Help, my dc can't skip count in Classical Conversations!

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My dd6 is learning how to add and subtract numbers 1-100, and she's doing ok at this. However, as we do CC, we're getting to the higher skip counting by 3,4,5 and 6, and for the life of me, I don't know how to teach it to her besides just memorizing the numbers to the cute song on the CD. How do you teach a kid how to skip count? With skip counting 3's, I just told her to count quickly and say under her breath all the numbers but say out loud every 3rd number (lame, I know!), but this won't work so well for the higher numbers. Any ideas???

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One of my methods of reinforcing skip counting was homemade flashcards done in different colors. 2's red, 3's green, etc. Once a day the would lay the proper groups out for me in order.

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Mine liked schoolhouse rock songs. They are on youtube.

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We listen to the schoolhouse rock songs and just practice. It's on our morning board, so we just review one number each morning. This week is week 4 of school, so we will be doing 5's. I have a laminated sheet for each number on the board and we count them outloud during recitation time (along with our Latin vocab, Scripture, address, phone #, monthly hymn and monthly virtue.)

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Considering that she is 6, I wouldn't stress about it. They do the skip counting in math every year. My youngest couldn't get past 5's when he was 6. My 9yo had no troubles with it last year. This year, my 7yo is doing much better.

You could try using a 100's chart and coloring in the numbers so she can see the patterns. There are sheets on CC connected that are fill in the blank for practice. But we pretty much just sing the songs over and over.

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I print a hundreds chart for each child every day. It has about 1/2 the numbers, so they have to write in the rest of the numbers. Then they mark the pattern (cross out 1, cross out 2, circle 3, cross out 4, cross out 5, circle 6) all the way to 100. Then they read the circled numbers to me (3, 6, 9, 12, etc.).

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We made a hundred number chart with spreadsheet and I printed it out for skip-counting. We would color every number in the particular skip count we were doing and then I would have them skip count as if they were multiplying. 1 four is four, 2 fours are eight, 3 fours are twelve and so forth.

To reinforce I would have them number each colored square to show which 4 it was. Rather than have straight memorization I like to have the charts for the child to point as they count for a while.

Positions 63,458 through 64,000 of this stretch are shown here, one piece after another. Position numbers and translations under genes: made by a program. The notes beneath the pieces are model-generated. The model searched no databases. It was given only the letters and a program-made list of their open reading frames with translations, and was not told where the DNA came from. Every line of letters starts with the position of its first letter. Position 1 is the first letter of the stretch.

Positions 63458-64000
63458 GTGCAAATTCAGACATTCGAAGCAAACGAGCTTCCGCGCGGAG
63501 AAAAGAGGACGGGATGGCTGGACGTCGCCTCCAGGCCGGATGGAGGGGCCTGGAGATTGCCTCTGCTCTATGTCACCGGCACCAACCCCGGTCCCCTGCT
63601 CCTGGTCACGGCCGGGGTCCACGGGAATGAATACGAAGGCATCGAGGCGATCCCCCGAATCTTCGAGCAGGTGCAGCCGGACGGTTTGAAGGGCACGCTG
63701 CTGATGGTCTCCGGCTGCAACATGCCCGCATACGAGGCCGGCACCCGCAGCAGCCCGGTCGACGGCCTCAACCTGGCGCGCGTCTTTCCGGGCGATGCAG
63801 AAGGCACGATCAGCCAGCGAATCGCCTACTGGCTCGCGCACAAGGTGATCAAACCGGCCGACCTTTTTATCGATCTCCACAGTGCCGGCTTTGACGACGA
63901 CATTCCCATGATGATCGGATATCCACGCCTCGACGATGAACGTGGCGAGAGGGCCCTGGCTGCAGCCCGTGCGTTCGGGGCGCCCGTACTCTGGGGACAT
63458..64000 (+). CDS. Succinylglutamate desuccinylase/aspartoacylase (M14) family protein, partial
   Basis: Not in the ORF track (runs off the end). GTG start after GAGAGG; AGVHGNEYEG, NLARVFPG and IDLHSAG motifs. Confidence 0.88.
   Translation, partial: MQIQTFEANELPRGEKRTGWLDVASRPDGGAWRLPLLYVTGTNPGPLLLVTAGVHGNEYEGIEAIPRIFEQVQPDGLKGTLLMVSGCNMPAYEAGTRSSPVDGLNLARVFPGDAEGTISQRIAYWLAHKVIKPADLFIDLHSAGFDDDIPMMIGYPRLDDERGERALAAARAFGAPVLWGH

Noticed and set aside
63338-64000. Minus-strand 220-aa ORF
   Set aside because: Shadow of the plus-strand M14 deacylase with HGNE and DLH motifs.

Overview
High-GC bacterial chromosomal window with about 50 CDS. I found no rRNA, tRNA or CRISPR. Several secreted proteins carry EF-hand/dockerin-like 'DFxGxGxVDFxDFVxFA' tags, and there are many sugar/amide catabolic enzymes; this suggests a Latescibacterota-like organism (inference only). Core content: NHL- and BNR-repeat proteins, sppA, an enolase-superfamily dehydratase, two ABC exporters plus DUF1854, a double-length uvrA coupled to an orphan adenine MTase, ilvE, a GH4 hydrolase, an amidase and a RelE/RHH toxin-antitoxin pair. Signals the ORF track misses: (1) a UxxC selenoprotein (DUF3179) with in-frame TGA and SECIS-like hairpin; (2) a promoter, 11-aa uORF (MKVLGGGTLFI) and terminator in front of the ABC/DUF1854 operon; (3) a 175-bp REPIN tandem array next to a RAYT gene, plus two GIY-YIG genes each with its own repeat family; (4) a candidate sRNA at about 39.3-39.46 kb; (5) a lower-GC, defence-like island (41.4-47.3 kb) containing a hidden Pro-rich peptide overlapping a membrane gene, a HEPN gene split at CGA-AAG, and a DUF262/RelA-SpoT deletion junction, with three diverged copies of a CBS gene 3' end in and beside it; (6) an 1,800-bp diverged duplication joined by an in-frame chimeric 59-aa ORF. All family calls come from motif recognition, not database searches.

It also can be useful to have them do the skip counting with a number line in the same way. Use colored pencils to mark the advances and do it as a long addition.

Either way I would absolutely keep the charts available for her to use for practice for a long time.

I also wouldn't stress at age six. At six my guys were comfortable with even numbers 1-20, odds 1-20, by 5's to 50 and by 10's to 100. By 7 they could do much more, and now that they are 8 we are working on getting comfortable with the higher numbers through multiplication.

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We taught it just by memorizing it. And with the young ones, I didn't go very far with it.

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There are some free skip counting drill sheets here at Currclick from Lilliput Station. I laminated the 100 chart and used it to introduce each number. Then we used the drill sheets over and over, one number at a time. Then oral review. But this is at seven, he now has them memorised at 7.5.

RightStart has a skip counting game that helps (if you are using RS), and using the abacus to move the beads over in separated sets helps them picture it. (Again, that's if you are using RS.)

There is a card game called Speed which I am ordering that looks fun and has gotten good reviews.

of how to play it.
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The point is just to memorize the sequence, then when you get to multiplication, you can tell them to use their skip counting. It helped my son learn his facts quickly. The 11s-15s, he never fully memorized, but everything else was pretty helpful.

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I bought the CD 100 Sheep. The songs are so catchy - my daughter learned skip counting very quickly. She easily transitioned to multiplication.

Suzanne

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I used review games. Hundreds charts, big numbers cut out and he placed them in order. Lots and lots of games helped to make it fun and retain the info better.

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Thank you so much for all your helpful replies! Lots of super ideas to implement. We'll start this week. You guys are awesome!

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